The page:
S. Acanthias, Linn. Syst. Nat. torn. i. p. 397. Block, Ichth. pl. 85. Don. Brit. Fish. vol. iv. pl. 82. Turt. Brit. Faun. p. 114. Blmnv. Faun. Franc, p. 57. Cuv. Reg. An. torn. ii. p. 392. Galeus Acanthias sive Spinax, Will. Hist. Pise. p. 56. tab. B. 5. f. I. Spinax Acanthias, Flem. Brit. An. p. 166. Picked Dog-Fish, Penn. Brit. Zool. vol. iii. p. 100. Picked Shark, Id. (Edit. 1812). vol. iii. p. 133.
From three to three and a half, sometimes four, feet.
(Form). General form much resembling that of the & Must el us: body moderately elongated: head depressed; snout long, conical, obtuse at the extremity: nostrils beneath, more remote from the mouth than in the S.Mustelus, partly covered by a minute cutaneous tiap: jaws bent: teeth in two rows, small, sharp, the edges cutting and not denticulated, bending from the middle each way towards the corners of the mouth, the points short and inclining backwards: eyes large, oblong: temporal orifices large, round, placed higher than in the S. Mustelus: branchial openings five in number, small, a little decreasing in size from the first to the last; placed in a line with the base of the pectorals, the last opening being immediately in advance of those fins: skin very rough when rubbed from tail to head, but nearly smooth in the opposite direction: lateral line tolerably well-defined, straight: two dorsals; in form and situation much as in the S. Mustelus, but before each a sharp strong spine; the spine of the second stronger and longer than that of the first: caudal unequally forked, the upper lobe projecting far beyond the lower: no anal: pectorals broad, triangular, cut square behind, reaching when laid back to a vertical line from the spine of the first dorsal: ventrals a little behind the middle of the entire length, much smaller than the pectorals, obliquely truncated. (Colours). Of a uniform reddish gray, or grayish brown above; whitish beneath. The young, according to Bloch and Cuvier, are spotted with white.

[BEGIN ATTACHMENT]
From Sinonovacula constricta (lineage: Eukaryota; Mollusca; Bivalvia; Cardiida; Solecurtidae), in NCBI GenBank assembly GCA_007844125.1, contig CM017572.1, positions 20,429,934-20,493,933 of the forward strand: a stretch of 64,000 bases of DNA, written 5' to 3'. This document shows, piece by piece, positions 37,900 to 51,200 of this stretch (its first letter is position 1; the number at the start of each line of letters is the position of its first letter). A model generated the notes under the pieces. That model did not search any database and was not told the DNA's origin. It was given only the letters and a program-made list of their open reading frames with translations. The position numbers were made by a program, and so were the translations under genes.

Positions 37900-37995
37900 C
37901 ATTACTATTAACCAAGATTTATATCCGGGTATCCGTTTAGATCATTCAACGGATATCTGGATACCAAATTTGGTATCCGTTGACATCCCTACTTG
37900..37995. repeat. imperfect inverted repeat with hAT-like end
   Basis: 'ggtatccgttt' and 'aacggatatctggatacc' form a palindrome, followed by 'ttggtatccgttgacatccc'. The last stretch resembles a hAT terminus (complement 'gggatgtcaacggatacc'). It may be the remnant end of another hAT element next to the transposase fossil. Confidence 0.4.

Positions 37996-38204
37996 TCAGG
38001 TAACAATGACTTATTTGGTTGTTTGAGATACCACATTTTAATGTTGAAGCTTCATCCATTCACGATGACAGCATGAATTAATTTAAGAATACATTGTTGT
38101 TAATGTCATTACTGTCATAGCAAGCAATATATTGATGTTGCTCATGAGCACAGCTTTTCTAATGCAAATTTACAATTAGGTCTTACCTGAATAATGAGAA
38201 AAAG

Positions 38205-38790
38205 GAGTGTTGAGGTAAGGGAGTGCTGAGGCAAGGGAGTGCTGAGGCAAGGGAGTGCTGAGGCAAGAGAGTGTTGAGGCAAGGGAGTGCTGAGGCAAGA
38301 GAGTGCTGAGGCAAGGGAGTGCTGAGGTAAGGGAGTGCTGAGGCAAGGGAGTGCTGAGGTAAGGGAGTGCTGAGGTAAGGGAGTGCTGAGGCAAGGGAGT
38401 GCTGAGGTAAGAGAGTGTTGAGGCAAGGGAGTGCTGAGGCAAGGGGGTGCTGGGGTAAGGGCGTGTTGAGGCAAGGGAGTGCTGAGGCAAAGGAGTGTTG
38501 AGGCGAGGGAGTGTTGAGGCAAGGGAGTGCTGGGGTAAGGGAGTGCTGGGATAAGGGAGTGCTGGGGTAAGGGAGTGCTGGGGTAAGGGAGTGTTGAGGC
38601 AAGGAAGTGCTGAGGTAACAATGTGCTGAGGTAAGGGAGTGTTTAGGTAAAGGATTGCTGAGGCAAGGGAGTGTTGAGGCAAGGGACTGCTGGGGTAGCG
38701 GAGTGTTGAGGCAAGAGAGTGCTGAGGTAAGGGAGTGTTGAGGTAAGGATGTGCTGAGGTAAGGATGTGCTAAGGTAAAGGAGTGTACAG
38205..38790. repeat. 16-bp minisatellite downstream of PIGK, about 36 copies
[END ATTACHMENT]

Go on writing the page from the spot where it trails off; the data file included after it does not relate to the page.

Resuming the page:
A common species on all parts of the British coast. Is very voracious, preying on other fish. Ovoviviparous.
Syst. Nat. torn. i. p. 398. Stew. El. of Nat. Hist, vol.i. p. 319. Blainv. Faun. Franc, p. 60. Nilss. Prod. Ichth. Scand. p. 118. Acanthias Spinax, Riss. Hist. Nat. de l'Eur. Merid. torn. iii. p. 132.
This species is marked as British by Stewart, in both Editions of his "Elements of Natural History," but on what authority he does not mention. It is not noticed, that I am aware, by any other of our English authors. Said to be distinguished from the last, which it closely resembles, principally by the abdomen being nearly black, and the nostrils at the extremity of the snout. According to Nilsson, it is the smallest species in the genus, not exceeding a length of sixteen inches. It is found in the Northern seas, as well as in the Mediterranean.
(8. SCYMNUS, CUV).